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Re: ITP enhydra

> > It's interesting that you if can run a Java "binary" you'll also be able
> > to build the sources very easily. This is because Java is always linked at
> > run time, so the build-time and run-time dependencies are the same.
> This is clearly wrong:
> - your compiler may fail with some Java constructs (a common problem with gcj),
> - your compiler may do checks "just in case" for classes you will not use.
> Also, most Java programs come without any sort of Makefile (or Ant file or 
> anything like that). The upstream author says it's because "you don't need to" 
> recompile (which shows their contempt for free software). Finding the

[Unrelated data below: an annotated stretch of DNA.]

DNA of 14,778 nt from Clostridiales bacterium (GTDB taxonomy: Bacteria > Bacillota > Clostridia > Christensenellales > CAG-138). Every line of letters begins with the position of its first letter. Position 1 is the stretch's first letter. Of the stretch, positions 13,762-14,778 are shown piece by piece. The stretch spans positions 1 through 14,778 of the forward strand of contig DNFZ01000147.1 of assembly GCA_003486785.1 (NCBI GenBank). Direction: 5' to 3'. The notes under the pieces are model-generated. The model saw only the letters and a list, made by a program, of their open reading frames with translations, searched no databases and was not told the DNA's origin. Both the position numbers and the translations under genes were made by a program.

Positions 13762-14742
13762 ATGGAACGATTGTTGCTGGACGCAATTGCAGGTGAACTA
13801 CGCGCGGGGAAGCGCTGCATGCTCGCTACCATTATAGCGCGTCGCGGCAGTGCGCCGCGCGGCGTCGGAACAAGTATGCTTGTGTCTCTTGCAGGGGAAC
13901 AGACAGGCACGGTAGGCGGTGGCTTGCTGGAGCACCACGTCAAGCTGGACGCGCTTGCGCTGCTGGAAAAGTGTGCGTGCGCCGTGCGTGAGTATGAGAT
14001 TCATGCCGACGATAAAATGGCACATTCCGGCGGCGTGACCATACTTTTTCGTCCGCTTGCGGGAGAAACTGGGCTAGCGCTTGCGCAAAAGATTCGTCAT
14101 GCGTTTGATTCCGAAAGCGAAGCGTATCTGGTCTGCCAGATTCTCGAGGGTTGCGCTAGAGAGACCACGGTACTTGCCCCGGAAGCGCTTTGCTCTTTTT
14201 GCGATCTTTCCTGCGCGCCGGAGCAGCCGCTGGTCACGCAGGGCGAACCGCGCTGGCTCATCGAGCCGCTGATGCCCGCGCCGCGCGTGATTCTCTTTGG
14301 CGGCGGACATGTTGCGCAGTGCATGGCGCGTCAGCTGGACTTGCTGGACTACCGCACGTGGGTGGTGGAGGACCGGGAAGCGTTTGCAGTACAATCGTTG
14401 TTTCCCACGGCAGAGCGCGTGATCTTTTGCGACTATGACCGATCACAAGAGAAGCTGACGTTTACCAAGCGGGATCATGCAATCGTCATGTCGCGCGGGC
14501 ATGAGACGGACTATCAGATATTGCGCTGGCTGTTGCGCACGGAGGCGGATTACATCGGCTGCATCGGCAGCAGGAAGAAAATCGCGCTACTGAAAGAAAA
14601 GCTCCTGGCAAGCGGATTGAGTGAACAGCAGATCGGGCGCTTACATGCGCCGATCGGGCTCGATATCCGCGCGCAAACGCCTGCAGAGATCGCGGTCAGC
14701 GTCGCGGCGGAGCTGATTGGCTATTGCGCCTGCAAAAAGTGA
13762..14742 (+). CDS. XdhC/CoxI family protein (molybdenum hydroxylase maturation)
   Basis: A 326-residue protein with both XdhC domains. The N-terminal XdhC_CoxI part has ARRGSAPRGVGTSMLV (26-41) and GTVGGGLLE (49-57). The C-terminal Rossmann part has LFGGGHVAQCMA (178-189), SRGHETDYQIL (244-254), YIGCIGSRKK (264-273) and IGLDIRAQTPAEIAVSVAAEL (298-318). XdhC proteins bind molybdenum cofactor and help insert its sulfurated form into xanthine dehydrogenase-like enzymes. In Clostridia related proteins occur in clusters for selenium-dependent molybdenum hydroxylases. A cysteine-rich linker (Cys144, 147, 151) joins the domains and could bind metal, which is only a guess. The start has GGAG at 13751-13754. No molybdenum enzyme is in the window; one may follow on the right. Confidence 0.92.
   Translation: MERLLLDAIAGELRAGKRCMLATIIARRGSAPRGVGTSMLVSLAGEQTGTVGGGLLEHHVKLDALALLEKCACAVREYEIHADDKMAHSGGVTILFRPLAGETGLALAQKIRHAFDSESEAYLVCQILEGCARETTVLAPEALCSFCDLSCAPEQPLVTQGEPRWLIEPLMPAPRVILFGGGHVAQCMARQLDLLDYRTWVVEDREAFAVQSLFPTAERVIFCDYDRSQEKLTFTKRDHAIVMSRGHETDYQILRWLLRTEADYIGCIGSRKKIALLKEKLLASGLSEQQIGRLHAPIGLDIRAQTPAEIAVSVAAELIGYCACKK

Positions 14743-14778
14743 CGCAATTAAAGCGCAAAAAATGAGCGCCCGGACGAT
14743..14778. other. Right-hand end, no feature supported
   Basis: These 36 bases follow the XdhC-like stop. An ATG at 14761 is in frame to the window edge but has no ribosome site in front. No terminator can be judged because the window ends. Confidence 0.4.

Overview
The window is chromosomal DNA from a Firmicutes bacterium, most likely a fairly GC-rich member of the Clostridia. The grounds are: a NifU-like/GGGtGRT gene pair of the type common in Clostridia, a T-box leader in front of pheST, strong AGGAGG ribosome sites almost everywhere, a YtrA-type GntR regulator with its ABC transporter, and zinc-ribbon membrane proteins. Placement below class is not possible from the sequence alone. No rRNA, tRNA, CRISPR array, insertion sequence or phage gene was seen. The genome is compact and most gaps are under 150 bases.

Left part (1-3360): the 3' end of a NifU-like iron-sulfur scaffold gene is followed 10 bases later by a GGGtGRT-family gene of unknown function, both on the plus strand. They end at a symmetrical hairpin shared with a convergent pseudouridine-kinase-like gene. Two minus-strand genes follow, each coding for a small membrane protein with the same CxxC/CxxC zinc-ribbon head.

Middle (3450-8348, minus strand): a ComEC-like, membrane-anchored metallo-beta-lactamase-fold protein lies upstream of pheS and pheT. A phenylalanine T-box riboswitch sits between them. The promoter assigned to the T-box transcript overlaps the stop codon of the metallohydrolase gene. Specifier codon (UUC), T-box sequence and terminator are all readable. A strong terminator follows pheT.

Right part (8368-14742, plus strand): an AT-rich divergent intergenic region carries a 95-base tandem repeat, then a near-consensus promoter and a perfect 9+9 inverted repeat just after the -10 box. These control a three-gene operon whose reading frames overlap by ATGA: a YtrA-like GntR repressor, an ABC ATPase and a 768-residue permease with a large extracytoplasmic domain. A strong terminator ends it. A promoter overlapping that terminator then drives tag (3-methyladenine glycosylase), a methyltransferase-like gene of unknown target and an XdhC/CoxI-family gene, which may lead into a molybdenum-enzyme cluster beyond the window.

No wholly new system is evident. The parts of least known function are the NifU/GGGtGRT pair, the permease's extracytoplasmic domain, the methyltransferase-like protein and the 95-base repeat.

> dependencies, in order to write a Makefile (or debian/rules), while always 
> possible, is not obvious and is a problem with several Java programs.

You're right, of course you need makefiles and a compiler similar to the
one used by the original author. But most java compilers are similar
(jikes, javac, kjc) and gcj is probably not 'complete'.

I was just trying to make the point that you can't statically link a Java
program and then distribute it (at least in .class format). Which means
that if you can run the program, you have all the libraries available to
compile it. (But not necessarily a working compiler, or the correct build
scripts / tools, as you pointed out).

I can see the case arising where the compiler looks for a class that you
don't actually use, but then strictly speaking it is not a dependency,
only a token dependency.

John Leuner

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